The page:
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[Lewis and Clark] 
[Weather, September 1805]  [1]
 

        



Day of
the Month
State of
the Ther-
mometer
at Sun symbol rise


Weather
at Sun symbol rise


Wind at
Sun symbol rise
State of
the Ther-
mometer
at 4 P. M.


Weather
at 4 P.M.


Wind at
4 P.M.
[September] 1st
38 a
c
N W
67 a
c
N W
2nd
36 a
c. a. r
N E
60 a
c a r h
N E
3rd
34 a
c. a. r
N E.
52 a
c a r
N E
4th
19 a
r. a. S.
N E
34 a
c a r
N E
5th
17 a
c. a. s
N E.
29 a
c a r & s
N E
6th
c. a. r.
N E
r
N E
7th
 
c. a. r
N E
 
c a r
N E
8th
 
c
N E
 
c a r
N E
9th
 
c. a. r
N E
 
f a r
N E
10th
 
f
N W
 
f
N W
11th
 
f
N W
 
f
N W
12th
 
f.
N W.
 
f
N E
13th
 
c
N E
 
r
N E
14th
 
c. a. r
S W
 
c a r. & S.  [2]
S W
15th
 
c a L & s  [3]
S W
 
s
S W
16th
 
c a s
S W
 
f
S W.
17th
 
f
S W
 
f
S W.
18th
 
f
S W
 
f
S W.
19th
 
f
S W
 
f
S W.
20th
 
f
S W
 
f
S W.
21st
 
f
S E
 
f
S W.
22nd
 
f
S W
 
f
S W
23rd
 
f
S W
 
f
S W.
24th
 
f a r t & L  [4]
S E
 
f a r  [5]
S E.
25th
 
f
E
 
f
S W.
26th
 
f
E
 
f
S W.
27th
 
f
E
 
f
S W.
28th
 
f
E
 
f
S W.
29th
 
f
E
 
f
S W.
30th
 
f
E
 
f
S W.

 

        

[Remarks]  [6]

[September] 2nd
Service berries dried on the bushes abundant and
very fine.    black colour.
3rd
Choke Cherries ripe and abundant.
4th
ice one inch thick.
5th
Ground Covered with Snow.
6th
Thermometer broke by the Box strikeing against a
tree  [7]
8th
Mountains Covered with Snow to the S. W.    a sin-
gular kind of Prickly Pears.
9th
arrived a[t] travelers rest Creek
10th
Met 3 flat head Indians in the pursute of 2 Snake
indians who had taken their horses  [8]
12th
Mounts to our left Covered with Snow
13th
a hot Spring
14th
killed and eat a colt  [9]
15th
no water    we are obliged to Substitute the coald
Snow.  [10]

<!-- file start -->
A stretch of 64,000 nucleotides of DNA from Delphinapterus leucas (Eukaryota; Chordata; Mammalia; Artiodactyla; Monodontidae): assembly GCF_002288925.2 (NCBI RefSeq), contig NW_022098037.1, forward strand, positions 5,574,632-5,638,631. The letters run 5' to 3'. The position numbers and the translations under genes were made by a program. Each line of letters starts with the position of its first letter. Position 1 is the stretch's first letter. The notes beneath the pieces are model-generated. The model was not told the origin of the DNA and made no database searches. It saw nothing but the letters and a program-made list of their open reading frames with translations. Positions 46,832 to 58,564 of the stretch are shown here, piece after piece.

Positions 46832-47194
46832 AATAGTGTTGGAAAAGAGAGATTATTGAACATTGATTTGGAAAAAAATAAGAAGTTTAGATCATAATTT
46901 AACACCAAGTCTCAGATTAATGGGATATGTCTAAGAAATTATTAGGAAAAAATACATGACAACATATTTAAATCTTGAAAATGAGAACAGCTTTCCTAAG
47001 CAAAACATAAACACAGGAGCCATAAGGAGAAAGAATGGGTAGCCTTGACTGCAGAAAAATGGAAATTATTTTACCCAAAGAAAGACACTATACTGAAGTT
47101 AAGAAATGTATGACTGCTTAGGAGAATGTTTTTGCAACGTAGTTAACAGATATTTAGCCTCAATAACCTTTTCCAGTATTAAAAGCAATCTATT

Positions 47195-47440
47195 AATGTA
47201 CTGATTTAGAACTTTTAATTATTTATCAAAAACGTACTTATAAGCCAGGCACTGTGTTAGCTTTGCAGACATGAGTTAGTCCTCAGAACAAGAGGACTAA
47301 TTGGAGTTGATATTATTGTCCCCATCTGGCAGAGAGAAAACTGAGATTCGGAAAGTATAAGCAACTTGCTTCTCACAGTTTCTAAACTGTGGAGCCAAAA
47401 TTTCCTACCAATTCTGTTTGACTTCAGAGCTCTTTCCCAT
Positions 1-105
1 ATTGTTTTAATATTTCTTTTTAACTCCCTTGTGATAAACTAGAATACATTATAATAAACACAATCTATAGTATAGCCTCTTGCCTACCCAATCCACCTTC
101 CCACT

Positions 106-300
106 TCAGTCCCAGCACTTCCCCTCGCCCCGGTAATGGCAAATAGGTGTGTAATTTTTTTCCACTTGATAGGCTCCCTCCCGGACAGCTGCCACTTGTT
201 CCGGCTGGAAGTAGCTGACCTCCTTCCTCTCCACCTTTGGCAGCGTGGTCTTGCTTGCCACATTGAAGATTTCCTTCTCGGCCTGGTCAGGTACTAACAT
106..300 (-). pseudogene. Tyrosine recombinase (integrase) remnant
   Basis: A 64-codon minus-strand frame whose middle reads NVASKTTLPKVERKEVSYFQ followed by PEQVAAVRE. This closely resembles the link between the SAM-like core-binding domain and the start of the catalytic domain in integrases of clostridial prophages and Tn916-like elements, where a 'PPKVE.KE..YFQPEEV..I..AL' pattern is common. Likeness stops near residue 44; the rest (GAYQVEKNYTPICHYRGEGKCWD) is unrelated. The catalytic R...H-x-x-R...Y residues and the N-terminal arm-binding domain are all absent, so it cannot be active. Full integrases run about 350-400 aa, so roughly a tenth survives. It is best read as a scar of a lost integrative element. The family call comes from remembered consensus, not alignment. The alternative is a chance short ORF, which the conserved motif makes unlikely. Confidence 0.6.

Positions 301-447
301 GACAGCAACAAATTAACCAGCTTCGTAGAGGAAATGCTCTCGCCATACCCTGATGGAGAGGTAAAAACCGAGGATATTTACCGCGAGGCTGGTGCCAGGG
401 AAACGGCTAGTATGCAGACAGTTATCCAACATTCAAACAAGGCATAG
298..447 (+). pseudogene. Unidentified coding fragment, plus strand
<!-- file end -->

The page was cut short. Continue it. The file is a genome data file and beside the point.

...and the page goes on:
16th
Snow commenced about 4 oClock A. M. and con-
tinued untill night.    it is about 7 inches deep.    ice
one inch thick.  [11]
17th
Killed & eate the 2d Coalt
18th
Capt Clark goes on a head with the hunters.    hard
black frost this morning
19th
rose raspberry ripe and abundant.  [12]
20th
I found a horse had him killed & hung up for the
party behind
21st
I arrive at the Flat head Camp of 200 lodges in a
Small prarie  [13]
22nd
purchased Some provisions roots &c    Send Rubin
Fields back with Some Provisions to meet Capt.
Lewis.
23rd
I joined Capt Lewis at the flat head village last night
24th
a thunder cloud last evening.  [14]
25th
I proceed to the forks    worm day
26th
Form a Camp at the forks
27th
Several Indians visit us in from below. Set about
building 5 canoes.    day very warm
29th
¾ of the party Sick. Day very hot
30th
Great numbers of Small Ducks pass down the river.
hot day




 

1. Lewis's weather data are in Codex Fe and Codex P; Clark's are in Codex I. This table followed Codex Fe, with discrepancies noted. There is no record of river rise or fall. (Return to text.)

 

2. Lewis in Codex P and Clark in Codex I have only "c a r." (Return to text.)

 

3. Lewis in Codex P and Clark in Codex I have only "c a s." (Return to text.)

 

4. Lewis in Codex P has only "f." (Return to text.)

 

5. Lewis in Codex P and Clark in Codex I have only "f." (Return to text.)

 

6. Lewis (Codices Fe and P) and Clark (Codex I) have a number of marginal remarks for this month, many of which do not refer to the weather. Lewis is missing remarks for a number of days; Clark's are substituted for the following: September 8, 9, 10, 13, 17, 20, 21, 22, 23, 25, 27, 29, and 30. (Return to text.)

 

7. Clark in Codex I adds, "in the Rock mountains." This was their last thermometer and there were, of course, no recorded temperatures for the remainder of the expedition. (Return to text.)

 

8. These Flatheads were probably Nez Perces. (Return to text.)

 

9. Clark adds, "Snowed rained & hailed to day." (Return to text.)

 

10. Clark adds, "to boil our Colt." (Return to text.)

 

11. Clark's remark reads, "the Snow fell on the old Snow 4 inches deep last night." (Return to text.)

 

12. There are numerous possibilities for both the wild rose (Rosa) and raspberries (Rubus) in the area. Possibilities for the rose include Rosa nutkana Presl and wood rose, R. gymnocarpa Nutt. in T. & G. Possibilities for the raspberries include thimbleberry Rubus parviflorus Nutt., red raspberry, R. idaeus L., or black raspberry, R. leucodermis Dougl. ex T. & G. Clark's version is, "Snow is about 4 Inches deep." (Return to text.)

 

13. The Indians were actually Nez Perces. (Return to text.)

 

14. Clark writes, "Capt Lewis & Several men Sick." (Return to text.)












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